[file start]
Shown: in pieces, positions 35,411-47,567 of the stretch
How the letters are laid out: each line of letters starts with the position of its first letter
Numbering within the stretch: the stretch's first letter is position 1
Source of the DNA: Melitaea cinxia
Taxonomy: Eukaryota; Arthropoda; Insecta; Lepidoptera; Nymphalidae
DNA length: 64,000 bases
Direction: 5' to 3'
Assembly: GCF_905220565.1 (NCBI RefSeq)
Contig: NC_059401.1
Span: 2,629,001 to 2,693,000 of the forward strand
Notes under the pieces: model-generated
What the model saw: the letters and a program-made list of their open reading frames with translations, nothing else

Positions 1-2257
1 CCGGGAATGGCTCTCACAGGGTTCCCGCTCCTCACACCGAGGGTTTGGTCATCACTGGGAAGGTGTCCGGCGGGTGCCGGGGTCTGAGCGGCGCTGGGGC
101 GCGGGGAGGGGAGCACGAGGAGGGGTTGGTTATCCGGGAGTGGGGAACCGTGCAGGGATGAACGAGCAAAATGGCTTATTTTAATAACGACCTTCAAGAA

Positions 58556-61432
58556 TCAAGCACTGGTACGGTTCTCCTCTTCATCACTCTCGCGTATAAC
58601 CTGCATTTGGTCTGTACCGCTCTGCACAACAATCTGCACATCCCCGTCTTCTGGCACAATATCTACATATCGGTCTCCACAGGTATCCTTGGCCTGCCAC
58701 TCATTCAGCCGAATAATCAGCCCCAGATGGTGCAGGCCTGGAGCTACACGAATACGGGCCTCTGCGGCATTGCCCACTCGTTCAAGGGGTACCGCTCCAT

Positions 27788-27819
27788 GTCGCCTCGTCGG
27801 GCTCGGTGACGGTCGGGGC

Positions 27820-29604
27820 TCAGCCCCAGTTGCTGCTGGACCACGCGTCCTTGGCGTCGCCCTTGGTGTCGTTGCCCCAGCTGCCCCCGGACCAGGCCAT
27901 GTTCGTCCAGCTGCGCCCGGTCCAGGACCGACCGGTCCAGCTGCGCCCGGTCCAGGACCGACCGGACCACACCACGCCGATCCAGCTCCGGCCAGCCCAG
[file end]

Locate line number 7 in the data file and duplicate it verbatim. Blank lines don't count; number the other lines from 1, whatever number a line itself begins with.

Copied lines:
Direction: 5' to 3'